Hartinez

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Sorce makes a good point, but in my opinion, blue point juniper foliage is not not worth the time if we have to wait 5, 10, 15 years before we can style it. These cheap junipers are good for wiring practice and shaping. IMO.
 

Esolin

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Ditto on what @Hartinez said. I'd buy the one with the biggest, most interesting trunk. In fact, I did just that with two blue points I saw at Home Depot last year. The foliage on them will never be ideal to most, but if you like it, that's all that matters. And you could always use a nice trunk to learn to graft good foliage onto. I may do that with mine eventually.
 

Paradox

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I agree with the above.

You're a beginner trying to learn.
Cheap material is great to learn on cause if it dies, it's not a huge loss

Buy the best looking one and use it to learn how to keep it alive, wire, repot. Personally I like the first one because it's the largest trunk

Not all at once though!
Learn the proper timing to do the things
 
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Well, I ended up buying the first one. Out of the 3, it’s been the one keeping me up late at night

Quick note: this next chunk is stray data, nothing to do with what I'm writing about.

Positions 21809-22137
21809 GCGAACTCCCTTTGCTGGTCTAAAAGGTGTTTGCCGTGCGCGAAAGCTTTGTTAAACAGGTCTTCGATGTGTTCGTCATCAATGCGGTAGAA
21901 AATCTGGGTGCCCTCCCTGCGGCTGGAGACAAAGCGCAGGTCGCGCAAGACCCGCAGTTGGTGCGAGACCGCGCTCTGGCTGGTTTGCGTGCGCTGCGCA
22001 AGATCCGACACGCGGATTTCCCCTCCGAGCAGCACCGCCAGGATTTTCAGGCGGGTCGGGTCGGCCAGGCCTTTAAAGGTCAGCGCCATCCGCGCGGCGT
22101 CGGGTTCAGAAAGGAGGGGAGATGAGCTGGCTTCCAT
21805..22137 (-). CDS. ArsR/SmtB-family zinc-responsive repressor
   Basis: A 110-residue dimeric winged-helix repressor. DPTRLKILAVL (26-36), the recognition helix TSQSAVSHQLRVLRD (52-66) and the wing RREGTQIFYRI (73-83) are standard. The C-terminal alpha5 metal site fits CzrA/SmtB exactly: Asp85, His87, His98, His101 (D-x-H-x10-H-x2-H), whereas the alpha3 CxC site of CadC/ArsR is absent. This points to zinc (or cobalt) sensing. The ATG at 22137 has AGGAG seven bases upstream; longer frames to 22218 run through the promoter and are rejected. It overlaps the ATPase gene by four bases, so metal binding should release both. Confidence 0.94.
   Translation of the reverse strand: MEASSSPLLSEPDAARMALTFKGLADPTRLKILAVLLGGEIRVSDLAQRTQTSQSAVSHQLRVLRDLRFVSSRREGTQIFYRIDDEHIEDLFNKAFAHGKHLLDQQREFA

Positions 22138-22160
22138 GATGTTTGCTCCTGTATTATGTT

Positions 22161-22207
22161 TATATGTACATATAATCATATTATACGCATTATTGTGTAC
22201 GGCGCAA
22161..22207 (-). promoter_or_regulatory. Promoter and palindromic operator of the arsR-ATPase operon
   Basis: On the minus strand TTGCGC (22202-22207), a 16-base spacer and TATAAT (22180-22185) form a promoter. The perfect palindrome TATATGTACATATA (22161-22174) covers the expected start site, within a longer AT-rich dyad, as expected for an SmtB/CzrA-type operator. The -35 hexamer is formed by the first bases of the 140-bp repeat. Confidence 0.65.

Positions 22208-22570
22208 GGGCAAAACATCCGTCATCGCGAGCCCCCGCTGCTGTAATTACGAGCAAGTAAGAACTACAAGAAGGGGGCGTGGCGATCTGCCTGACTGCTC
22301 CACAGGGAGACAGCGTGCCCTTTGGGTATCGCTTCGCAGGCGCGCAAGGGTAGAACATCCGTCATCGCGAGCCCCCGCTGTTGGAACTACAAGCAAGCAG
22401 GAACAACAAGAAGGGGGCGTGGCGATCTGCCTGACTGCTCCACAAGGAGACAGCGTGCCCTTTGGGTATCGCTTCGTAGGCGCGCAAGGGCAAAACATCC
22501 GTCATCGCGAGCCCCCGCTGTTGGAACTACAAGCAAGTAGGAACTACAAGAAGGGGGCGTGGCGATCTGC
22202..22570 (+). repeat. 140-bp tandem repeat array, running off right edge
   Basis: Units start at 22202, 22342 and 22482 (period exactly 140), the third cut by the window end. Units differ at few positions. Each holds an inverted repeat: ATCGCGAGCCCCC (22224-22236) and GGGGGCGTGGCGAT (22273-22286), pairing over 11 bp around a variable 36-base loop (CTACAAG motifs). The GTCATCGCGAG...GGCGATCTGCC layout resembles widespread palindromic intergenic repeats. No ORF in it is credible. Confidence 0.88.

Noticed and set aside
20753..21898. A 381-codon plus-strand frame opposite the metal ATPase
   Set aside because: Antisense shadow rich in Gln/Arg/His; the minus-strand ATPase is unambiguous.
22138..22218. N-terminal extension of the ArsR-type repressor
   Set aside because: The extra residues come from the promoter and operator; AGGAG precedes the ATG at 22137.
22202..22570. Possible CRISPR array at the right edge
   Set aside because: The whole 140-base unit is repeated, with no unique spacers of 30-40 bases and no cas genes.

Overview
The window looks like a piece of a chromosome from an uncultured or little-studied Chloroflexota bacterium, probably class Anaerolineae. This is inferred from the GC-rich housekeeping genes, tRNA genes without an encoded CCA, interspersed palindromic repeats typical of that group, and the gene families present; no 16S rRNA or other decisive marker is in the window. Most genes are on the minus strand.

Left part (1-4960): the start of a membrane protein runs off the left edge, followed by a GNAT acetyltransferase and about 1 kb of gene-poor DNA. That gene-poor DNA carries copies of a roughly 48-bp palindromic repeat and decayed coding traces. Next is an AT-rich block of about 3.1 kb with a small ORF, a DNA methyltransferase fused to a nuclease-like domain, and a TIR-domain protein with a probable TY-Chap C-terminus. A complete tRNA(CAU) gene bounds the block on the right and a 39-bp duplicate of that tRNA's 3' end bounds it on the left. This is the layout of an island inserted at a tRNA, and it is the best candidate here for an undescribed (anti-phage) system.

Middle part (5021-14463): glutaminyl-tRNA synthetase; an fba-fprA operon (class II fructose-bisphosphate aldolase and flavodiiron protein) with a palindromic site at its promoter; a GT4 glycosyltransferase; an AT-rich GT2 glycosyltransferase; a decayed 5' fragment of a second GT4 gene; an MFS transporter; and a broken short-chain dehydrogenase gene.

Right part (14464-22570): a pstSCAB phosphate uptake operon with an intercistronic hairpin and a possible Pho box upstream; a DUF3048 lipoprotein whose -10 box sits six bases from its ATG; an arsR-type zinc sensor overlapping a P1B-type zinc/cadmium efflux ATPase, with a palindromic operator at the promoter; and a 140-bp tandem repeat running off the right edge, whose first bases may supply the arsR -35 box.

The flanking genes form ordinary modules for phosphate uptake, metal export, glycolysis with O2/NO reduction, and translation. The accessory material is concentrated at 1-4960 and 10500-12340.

I think I missed it being on sale earlier in the week, so $20, but not a big deal. I think it will be a good piece
 

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Lorax7

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Pictures 1 and 2 look to me like they're the same tree. Even though the trunk on it is presently quite boringly straight, it does at least already have a low branch on it that could be developed as the future trunk line to introduce some movement. The tree in picture 3 doesn't look very healthy and I wouldn't have bought it for that reason unless it was priced cheaply enough to not care whether it survives or not and just use it to get some practice wiring. The tree in picture 4 has a bit of movement in the trunk and a few options to choose for the first branch, so it's an ok choice for a beginner.

Use them to get some practice. You'll probably kill a few trees at first, but that's ok. Just learn something from the inevitable failures. Eventually, you'll get an eye for better material, but it's worth working on cheap material first so you have the basic horticultural skills to confidently buy more expensive material later on, knowing that in all likelihood you'll be able to keep it alive and healthy for many years to come.
 
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Yah, 1 and 2 are the same tree. One’s a close up

I’ll think of the low branch. See what possibilities I have. I kind of like the gentle curve like I said